Mitchell wakes up on the floor of the cellar. He shifts and then groans as his entire body screams in protest. His limbs ache. He’s bruised. He might even be a little broken. He gasps and winces only to find that his face is just as tender as the rest of him – maybe more so. He touches his jaw, hisses at the pain. He turns his head, testing, stretching, and then he opens his eyes and blinks until the room comes into focus.

Tom McNair is crouched by the bars of his cell, watching him.

“I thought maybe you were dead,” Tom says. “You weren’t moving. It’s been hours.”

Mitchell pushes himself up off the floor with a grunt and looks around.

He’s in one of the cells, of course, the one that held the two humans earlier that morning. There’s no one here now except Mitchell and Tom, but the smell of human blood is still strong in the room.

Jesus, Mitchell could really use some blood right about now.

“He’s killed the rest of ‘em,” Tom explains. “The humans, John and Bill – those were the other two werewolves – even the vampires that was down here helping him. Killed all of them except that one vampire who beat you to a pulp and threw you into that cage.”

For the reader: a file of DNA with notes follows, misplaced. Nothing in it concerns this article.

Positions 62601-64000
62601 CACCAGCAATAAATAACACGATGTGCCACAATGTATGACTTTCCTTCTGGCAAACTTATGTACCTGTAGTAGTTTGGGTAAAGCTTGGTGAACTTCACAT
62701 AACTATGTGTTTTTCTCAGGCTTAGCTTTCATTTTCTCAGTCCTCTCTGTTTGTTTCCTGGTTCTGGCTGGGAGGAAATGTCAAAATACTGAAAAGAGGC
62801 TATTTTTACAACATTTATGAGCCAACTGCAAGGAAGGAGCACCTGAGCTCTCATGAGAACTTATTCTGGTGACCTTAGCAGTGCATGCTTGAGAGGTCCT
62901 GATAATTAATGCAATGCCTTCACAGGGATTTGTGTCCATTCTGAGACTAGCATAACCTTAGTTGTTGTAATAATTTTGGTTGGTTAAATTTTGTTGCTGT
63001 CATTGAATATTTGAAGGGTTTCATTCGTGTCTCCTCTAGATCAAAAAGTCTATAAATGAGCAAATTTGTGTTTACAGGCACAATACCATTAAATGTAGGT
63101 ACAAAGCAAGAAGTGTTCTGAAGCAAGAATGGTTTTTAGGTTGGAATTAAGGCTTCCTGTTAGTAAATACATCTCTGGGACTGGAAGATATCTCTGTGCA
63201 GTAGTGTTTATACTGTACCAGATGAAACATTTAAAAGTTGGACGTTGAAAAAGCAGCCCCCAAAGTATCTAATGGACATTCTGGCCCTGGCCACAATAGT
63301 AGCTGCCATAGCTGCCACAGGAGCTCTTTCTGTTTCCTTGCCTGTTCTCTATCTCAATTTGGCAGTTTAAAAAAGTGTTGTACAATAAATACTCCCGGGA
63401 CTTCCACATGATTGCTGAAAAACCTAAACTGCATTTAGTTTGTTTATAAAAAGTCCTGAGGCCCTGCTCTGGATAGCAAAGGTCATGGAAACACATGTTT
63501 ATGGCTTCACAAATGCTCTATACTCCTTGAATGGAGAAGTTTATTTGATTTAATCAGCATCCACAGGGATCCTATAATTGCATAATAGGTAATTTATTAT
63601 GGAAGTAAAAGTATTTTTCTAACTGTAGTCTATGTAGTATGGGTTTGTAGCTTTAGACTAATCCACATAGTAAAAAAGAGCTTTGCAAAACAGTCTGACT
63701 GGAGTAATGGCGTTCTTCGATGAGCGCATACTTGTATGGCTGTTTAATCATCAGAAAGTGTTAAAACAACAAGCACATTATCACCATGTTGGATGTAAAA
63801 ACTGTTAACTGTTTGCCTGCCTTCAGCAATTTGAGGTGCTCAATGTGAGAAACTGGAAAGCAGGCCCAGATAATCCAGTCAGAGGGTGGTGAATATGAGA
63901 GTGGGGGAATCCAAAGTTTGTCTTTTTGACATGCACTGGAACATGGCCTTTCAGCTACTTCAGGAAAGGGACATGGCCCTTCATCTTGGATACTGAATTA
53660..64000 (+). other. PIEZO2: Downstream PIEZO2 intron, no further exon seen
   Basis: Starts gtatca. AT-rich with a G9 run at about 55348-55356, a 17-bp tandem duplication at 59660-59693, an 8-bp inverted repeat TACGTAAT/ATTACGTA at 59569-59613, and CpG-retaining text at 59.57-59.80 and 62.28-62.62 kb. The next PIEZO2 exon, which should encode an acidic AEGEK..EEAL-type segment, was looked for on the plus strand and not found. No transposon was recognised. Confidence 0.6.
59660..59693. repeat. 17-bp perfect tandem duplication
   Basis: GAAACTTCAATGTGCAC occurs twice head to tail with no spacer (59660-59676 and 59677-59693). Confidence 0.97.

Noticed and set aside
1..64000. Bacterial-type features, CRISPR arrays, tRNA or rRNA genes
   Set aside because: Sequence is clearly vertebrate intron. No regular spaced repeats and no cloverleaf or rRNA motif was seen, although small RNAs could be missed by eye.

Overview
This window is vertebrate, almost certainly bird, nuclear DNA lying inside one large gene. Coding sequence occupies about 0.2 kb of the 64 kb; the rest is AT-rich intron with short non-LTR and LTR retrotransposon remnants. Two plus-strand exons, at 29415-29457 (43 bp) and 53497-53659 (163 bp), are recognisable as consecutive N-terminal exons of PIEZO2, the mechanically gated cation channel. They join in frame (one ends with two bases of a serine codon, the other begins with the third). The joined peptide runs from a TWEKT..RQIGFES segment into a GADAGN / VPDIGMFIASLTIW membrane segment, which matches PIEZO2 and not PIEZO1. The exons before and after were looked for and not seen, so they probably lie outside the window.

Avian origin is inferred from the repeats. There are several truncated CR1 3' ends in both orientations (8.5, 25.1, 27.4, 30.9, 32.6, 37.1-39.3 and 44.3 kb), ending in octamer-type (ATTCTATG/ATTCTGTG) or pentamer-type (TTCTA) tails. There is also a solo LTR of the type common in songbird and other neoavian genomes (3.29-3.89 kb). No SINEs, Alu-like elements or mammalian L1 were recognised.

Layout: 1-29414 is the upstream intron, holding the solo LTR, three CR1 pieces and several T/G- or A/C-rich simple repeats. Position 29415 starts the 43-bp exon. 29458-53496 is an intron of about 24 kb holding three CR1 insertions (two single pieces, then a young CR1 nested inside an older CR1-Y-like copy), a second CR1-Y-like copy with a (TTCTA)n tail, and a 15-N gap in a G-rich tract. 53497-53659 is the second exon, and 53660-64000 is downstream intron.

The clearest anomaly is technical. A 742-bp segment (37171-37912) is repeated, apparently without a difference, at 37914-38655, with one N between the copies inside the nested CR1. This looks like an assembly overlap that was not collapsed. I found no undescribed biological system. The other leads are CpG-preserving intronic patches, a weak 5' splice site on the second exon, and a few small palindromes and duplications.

“Fergus,” Mitchell supplies.

“Yeah,” Tom agrees. “Him.”

“Why not you?” Mitchell asks.

Tom shrugs. “Don’t know.”

Mitchell thinks that he might. The full moon’s in eight days, and look what’s left in Hal’s cages: one werewolf, one vampire. There’s more than one way to host a dogfight.

“So that was it then?” Tom asks.

“That was what?” His head is pounding. Someone’s cleaned up the bodies, but they missed some blood somewhere in the room. Mitchell can’t concentrate on anything else.

“Now you’re in a cage too,” Tom says. He nods toward the bars. “I guess that was your plan, provoking Hal like that, throwing that bloke Leo in his face?”

Mitchell groans again.

“I didn’t have a fucking plan,” Mitchell says. “I’m not on your side.”

“Well, I bloody well know that,” Tom mutters. “But I reckon we got a little over a week to get out of here, otherwise one of us is gonna end up killing the other.”